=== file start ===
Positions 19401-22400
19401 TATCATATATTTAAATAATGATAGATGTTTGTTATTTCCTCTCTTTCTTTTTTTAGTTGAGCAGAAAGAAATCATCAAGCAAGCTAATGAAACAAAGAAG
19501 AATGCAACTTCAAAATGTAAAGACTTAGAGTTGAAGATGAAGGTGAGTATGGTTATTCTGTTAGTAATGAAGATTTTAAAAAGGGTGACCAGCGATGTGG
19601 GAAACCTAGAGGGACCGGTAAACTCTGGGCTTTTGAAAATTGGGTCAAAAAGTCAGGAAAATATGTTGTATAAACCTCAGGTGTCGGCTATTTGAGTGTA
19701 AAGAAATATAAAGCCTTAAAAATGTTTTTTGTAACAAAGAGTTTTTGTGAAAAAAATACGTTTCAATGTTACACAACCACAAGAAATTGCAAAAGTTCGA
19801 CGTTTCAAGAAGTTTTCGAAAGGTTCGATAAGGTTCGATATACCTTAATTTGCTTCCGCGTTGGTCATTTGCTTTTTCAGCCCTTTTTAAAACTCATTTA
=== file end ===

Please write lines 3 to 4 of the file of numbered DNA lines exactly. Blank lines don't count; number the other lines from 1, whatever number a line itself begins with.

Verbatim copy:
19501 AATGCAACTTCAAAATGTAAAGACTTAGAGTTGAAGATGAAGGTGAGTATGGTTATTCTGTTAGTAATGAAGATTTTAAAAAGGGTGACCAGCGATGTGG
19601 GAAACCTAGAGGGACCGGTAAACTCTGGGCTTTTGAAAATTGGGTCAAAAAGTCAGGAAAATATGTTGTATAAACCTCAGGTGTCGGCTATTTGAGTGTA